The Resource The essentials of finite element modeling and adaptive refinement : for beginning analysts to advanced researchers in solid mechanics, John O. Dow, (ebook)

The essentials of finite element modeling and adaptive refinement : for beginning analysts to advanced researchers in solid mechanics, John O. Dow, (ebook)

Label
The essentials of finite element modeling and adaptive refinement : for beginning analysts to advanced researchers in solid mechanics
Title
The essentials of finite element modeling and adaptive refinement
Title remainder
for beginning analysts to advanced researchers in solid mechanics
Statement of responsibility
John O. Dow
Creator
Contributor
Subject
Genre
Language
eng
Summary
As the title declares, this book is largely concerned with finite element modeling and the improvement of these models with adaptive refinement. The intended audience for this book consists of readers who are either early in their technical careers or mature users and researchers in computational mechanics
Additional physical form
Also available in print.
Cataloging source
MiAaPQ
http://library.link/vocab/creatorDate
1941-
http://library.link/vocab/creatorName
Dow, John O.
Dewey number
530.155353
Illustrations
illustrations
Index
index present
LC call number
QC20.7.F56
LC item number
D684 2012
Literary form
non fiction
Nature of contents
  • dictionaries
  • abstracts summaries
  • bibliography
http://library.link/vocab/relatedWorkOrContributorName
NC Live eBook Central
http://library.link/vocab/subjectName
Finite element method
Target audience
specialized
Label
The essentials of finite element modeling and adaptive refinement : for beginning analysts to advanced researchers in solid mechanics, John O. Dow, (ebook)
Link
https://ebookcentral.proquest.com/lib/cmlibrary-ebooks/detail.action?docID=954640
Instantiates
Publication
Bibliography note
Includes bibliographical references and index
Color
multicolored
Contents
  • Preface -- 1. Introduction -- 1.1 Problem definition -- 1.2 Overall objectives -- 1.3 Specific tasks -- 1.4 The central role of the interpolation functions -- 1.5 A closer look at the interpolation functions -- 1.6 Physically interpretable interpolation functions in action -- 1.7 The overall significance of the physically interpretable notation -- 1.8 Examples of model refinement and the need for adaptive refinement -- 1.9 Examples of adaptive refinement and error analysis -- 1.10 Summary -- 1.11 References --
  • 2. An overview of finite element modeling characteristics -- 2.1 Introduction -- 2.2 Characteristics of exact finite element results -- 2.3 More demanding loading conditions -- 2.4 Discretization errors in an initial model -- 2.5 Error reduction and uniform refinement -- 2.6 Error reduction and adaptive refinement -- 2.7 The effect of element modeling capability on discretization errors -- 2.8 Summary and future applications -- 2.9 References --
  • 2A. Elements of two-dimensional modeling -- 2A1. Introduction -- 2A2. Submodeling refinement strategy -- 2A3. Initial model -- 2A4. Adaptive refinement results -- 2A5. Summary -- 2A6. References --
  • 2B. Exact solutions for two longitudinal bar problems -- 2B1. Introduction -- 2B2. General solution of the governing differential equation -- 2B3. Application of a free boundary condition -- 2B4. Second application of separation of variables -- 2B5. Solution for a constant distributed load -- 2B6. Solution for a linearly varying distributed load -- 2B7. Summary --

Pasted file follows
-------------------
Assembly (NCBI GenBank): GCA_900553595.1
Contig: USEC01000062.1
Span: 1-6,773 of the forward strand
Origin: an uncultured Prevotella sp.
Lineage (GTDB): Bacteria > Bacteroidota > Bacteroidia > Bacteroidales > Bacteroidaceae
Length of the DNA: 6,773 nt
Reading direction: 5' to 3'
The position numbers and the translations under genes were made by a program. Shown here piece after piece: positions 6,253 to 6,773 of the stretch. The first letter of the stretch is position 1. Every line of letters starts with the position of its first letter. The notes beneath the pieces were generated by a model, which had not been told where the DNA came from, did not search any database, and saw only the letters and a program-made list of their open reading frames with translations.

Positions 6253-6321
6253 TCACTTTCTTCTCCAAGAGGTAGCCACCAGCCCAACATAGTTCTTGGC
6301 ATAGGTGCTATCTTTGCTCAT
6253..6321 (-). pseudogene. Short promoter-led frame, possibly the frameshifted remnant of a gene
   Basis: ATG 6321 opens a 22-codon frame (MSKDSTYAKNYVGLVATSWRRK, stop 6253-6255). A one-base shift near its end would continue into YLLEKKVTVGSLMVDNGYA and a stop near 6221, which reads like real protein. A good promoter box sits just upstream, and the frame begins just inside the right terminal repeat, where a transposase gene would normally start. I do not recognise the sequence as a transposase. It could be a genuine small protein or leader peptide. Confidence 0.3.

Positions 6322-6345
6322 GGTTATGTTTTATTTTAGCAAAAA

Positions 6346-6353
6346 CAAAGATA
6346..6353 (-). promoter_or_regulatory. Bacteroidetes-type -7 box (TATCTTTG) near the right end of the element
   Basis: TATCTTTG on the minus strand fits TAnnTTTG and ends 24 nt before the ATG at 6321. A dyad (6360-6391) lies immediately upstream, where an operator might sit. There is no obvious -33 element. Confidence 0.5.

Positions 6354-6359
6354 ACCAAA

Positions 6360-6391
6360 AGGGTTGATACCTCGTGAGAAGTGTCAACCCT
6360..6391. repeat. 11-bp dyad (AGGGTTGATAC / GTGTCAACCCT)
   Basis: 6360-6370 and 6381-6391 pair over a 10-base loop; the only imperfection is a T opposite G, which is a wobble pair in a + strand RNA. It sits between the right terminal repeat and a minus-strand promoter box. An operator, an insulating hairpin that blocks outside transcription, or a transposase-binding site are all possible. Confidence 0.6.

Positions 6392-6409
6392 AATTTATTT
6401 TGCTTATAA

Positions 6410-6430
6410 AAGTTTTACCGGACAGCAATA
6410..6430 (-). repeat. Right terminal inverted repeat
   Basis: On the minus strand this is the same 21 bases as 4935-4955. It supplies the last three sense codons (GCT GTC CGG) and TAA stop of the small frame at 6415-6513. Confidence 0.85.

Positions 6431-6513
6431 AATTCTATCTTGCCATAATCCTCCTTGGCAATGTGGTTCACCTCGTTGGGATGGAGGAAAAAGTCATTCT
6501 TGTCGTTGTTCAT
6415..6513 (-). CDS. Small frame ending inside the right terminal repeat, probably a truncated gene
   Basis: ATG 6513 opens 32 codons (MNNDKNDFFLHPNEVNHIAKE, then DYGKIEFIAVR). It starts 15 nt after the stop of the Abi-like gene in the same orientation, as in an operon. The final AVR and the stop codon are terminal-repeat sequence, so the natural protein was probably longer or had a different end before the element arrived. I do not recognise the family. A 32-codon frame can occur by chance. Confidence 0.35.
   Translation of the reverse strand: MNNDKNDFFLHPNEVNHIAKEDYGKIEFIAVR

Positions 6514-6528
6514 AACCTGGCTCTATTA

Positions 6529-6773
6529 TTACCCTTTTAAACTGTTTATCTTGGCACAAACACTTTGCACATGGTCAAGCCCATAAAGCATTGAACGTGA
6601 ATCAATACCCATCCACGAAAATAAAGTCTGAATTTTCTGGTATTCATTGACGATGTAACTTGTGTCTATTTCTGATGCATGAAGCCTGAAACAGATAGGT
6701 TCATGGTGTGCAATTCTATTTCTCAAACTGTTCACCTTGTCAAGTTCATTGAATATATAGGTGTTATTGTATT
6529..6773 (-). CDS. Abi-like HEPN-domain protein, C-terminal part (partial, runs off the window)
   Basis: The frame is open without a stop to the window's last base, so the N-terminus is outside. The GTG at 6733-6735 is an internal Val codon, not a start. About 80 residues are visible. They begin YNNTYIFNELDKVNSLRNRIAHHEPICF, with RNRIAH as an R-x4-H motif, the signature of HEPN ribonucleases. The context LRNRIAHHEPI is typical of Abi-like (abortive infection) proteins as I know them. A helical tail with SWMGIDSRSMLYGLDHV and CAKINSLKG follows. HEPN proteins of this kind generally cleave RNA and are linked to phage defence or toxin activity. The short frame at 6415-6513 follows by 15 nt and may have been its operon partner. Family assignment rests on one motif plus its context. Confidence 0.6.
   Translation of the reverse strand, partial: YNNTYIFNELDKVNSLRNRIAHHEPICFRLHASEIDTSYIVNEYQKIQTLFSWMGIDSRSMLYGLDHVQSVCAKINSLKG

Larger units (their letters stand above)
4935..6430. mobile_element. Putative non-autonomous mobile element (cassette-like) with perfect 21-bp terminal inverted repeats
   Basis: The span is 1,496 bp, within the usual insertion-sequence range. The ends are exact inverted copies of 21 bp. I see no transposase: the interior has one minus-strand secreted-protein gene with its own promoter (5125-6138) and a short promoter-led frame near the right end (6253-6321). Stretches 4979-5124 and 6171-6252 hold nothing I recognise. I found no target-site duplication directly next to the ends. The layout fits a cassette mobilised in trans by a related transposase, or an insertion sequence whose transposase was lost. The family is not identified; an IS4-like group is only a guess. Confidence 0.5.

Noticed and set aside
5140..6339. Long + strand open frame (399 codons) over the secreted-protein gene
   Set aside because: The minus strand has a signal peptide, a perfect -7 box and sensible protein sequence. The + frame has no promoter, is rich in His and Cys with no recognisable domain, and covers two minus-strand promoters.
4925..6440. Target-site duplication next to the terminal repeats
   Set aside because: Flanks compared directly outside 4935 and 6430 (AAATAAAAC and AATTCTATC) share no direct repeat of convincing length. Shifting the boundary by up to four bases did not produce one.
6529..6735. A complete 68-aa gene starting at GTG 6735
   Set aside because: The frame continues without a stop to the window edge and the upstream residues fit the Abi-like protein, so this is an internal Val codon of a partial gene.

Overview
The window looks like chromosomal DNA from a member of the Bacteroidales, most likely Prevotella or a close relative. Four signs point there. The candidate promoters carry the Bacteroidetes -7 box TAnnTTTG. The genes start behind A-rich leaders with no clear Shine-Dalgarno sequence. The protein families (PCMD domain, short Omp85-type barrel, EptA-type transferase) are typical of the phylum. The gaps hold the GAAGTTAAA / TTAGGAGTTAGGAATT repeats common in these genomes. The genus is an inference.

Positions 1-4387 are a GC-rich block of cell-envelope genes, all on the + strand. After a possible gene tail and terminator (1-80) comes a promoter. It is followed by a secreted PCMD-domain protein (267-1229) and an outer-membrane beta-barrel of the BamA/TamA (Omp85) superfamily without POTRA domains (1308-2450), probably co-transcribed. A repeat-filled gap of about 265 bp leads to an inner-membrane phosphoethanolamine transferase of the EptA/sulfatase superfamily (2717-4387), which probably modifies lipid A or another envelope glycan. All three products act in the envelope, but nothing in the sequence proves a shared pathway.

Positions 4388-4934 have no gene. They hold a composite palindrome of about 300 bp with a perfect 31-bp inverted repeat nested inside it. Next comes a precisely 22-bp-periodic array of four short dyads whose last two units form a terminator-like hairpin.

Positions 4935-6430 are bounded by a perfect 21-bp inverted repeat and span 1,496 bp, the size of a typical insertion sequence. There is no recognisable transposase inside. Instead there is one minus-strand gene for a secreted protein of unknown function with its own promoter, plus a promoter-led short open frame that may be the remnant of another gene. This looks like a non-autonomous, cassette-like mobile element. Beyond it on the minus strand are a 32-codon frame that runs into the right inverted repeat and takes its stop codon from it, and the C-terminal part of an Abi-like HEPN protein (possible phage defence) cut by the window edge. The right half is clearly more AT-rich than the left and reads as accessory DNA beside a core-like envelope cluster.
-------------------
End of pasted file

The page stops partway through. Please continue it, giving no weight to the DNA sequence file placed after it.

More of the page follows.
• 3. Identification of finite element strain modeling capabilities -- 3.1 Introduction -- 3.2 Identification of the strain modeling capabilities of a three-node bar element -- 3.3 An introduction to physically interpretable interpolation polynomials -- 3.4 Identification of the physically interpretable coefficients -- 3.5 The decomposition of element displacements into strain components -- 3.6 A common basis for the finite element and finite difference methods -- 3.7 Modeling capabilities of the four-node bar element -- 3.8 Identification and evaluation of element behavior -- 3.9 Evaluation of a two-dimensional strain model -- 3.10 Analysis by inspection in two dimensions -- 3.11 Summary and conclusion -- 3.12 Reference --
  • 4. The source and quantification of discretization errors -- 4.1 Introduction -- 4.2 Background concepts, the residual approach to error analysis -- 4.3 Quantifying the failure to satisfy point-wise equilibrium -- 4.4 Every finite element solution is an exact solution to some problem -- 4.5 Summary and conclusion -- 4.6 Reference --
  • 5. Modeling inefficiency in irregular isoparametric elements -- 5.1 Introduction -- 5.2 An overview of isoparametric element strain modeling characteristics -- 5.3 Essential elements of the isoparametric method -- 5.4 The source of strain modeling errors in isoparametric elements -- 5.5 Strain modeling characteristics of isoparametric elements -- 5.6 Modeling errors in irregular isoparametric elements -- 5.7 Results for a series of uniform refinements -- 5.8 Summary and conclusion -- 5.9 References --
  • 6. Introduction to adaptive refinement -- 6.1 Introduction -- 6.2 Physically interpretable error estimators -- 6.3 A model refinement strategy -- 6.4 A demonstration of uniform refinement -- 6.5 A demonstration of adaptive refinement -- 6.6 An application of an absolute error estimator -- 6.7 Summary -- 6.8 References --